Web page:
In 2000, I was 11. We’d just moved back to Brisbane from Cambridge, UK, and I had failed to get my Hogwarts letter. I can’t say Year 6 was great. It was my fifth primary school across three countries. I was a busty nerd with an English accent; I spent a lot of time in the library. I did have a couple of friends. One, whom I doted on, gave me two things to remember her by: a pair of old black sneakers (which I wore, worn and repainted and worn again, until Mum binned them) and a kitten.
Late in 2000 that friend’s moggy found herself in the family way. These are the little dudes that emerged: four boys (I think), and two girls. Mum let me choose one. I met them when they were three weeks old, eyes barely opened. There was a little grey girl with apricot patches and a tinier tortoiseshell. I’m a pretty indecisive person. I deliberated at length. I tried to talk my parents into letting me have both — it seemed cruel, anyway, to separate them. In the end, though, I think I pitied the tortoiseshell runt. I named her after the short-lived slayer-with-the-dreadful-accent who fought alongside Buffy in season two: Kendra.
Kendra was a difficult kitten. She drove my mother mad by shitting exclusively behind the TV, all over the cords. She climbed the blinds. She licked powerpoints. It seemed she had the deathwish of her namesake. But she had an enormous head on an impossibly-tiny body (see Exhibit B, above); she won us over pretty quickly.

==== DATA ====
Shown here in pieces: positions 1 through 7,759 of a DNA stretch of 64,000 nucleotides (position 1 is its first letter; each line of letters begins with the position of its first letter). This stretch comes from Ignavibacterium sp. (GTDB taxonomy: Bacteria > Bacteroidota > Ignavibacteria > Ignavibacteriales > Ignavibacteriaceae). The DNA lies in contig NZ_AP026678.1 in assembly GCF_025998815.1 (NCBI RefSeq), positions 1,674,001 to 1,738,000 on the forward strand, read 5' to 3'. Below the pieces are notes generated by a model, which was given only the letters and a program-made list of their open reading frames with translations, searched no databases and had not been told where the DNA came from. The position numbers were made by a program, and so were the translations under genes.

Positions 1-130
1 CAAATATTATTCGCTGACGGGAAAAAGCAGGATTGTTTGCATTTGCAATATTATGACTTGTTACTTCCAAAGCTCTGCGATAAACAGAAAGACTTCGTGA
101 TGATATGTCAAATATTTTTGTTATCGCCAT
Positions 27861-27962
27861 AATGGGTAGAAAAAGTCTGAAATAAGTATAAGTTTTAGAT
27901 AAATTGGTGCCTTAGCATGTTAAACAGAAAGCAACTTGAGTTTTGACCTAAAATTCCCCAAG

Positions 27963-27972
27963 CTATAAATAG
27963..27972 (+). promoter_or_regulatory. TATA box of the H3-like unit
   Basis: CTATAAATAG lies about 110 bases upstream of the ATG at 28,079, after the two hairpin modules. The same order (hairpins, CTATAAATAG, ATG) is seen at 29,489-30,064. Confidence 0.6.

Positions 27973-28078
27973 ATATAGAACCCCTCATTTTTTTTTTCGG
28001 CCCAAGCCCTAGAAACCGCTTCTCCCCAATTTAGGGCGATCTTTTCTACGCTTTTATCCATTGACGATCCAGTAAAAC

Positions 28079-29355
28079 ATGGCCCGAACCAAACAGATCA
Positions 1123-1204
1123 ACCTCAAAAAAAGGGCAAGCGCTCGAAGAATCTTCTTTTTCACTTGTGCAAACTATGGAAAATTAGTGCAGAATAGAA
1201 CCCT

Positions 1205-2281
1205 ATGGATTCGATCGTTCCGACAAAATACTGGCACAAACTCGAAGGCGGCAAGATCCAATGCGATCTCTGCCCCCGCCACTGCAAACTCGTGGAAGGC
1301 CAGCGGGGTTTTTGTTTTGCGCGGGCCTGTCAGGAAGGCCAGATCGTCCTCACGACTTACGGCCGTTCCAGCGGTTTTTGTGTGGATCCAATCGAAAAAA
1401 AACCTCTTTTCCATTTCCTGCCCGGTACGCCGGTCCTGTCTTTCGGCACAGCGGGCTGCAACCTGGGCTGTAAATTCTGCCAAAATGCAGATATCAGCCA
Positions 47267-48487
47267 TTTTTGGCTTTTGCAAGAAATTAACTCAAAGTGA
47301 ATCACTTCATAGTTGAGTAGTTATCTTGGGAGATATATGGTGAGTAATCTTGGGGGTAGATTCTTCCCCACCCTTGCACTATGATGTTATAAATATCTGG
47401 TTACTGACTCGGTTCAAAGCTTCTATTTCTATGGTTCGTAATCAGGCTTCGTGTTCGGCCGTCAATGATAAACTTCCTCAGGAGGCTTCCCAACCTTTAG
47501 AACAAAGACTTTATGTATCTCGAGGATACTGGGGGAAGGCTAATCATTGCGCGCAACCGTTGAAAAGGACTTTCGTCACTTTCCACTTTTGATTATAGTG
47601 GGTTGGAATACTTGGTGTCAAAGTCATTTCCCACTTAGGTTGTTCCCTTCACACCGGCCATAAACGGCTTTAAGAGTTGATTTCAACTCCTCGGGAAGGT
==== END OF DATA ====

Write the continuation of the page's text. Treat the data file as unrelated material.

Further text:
Kendra had a taste for adventure early in life, but time made her a homebody. We had to chickenwire the fences in her first year to prevent her running out onto the busy road in Hamilton. I remember her darting up the jacaranda out the front, only to come face to face with a pair of crows, who just laughed at her. I had to pry her claws off the bark; she had just frozen there.
When I was 13 and Kendra was two — the first year of high school — we moved into a house my parents designed and built in the true suburbs. (It features a park built on the grounds of a demolished abattoir/tannery. Lovely!) My parents have a wonderful and beloved native garden. Kendra’s favourite spots were under the frangipani, on a warm paver hidden in the palms out the front, and close — but not too close — to the pool. Inside, she preferred the diamond-shaped motif at the centre of the foyer tiles, her old pink chair, and wherever Mum is.
Around 2008, Kendra struck up a rare friendship with a very handsome Cornish rex from across the road. (He was intelligent enough to answer my question — “Where do you come from?!” — and lead me to his front door.) His name was Romeo. (I’m serious. It suited him, too.) He was charming enough that my parents didn’t mind him dropping by, strolling right into the house, to hang out. (It’s unfortunate I can’t find his photos — he looked like Hipster Simba.) He was an adventurous tom; it wasn’t long before we heard he’d met a car on the adjoining road.
I remember taking a couple of photos of Romeo with Kendra around to his family. Grandma and about four young children answered the door; Grandma eyed shaved-headed me with suspicion and gave me a talking down for mentioning that the cat had died in front of the children. “He has gone on holiday.” She handed the photos to the youngest of the children, who wandered outside and dropped them in a puddle. They shut the door in my face.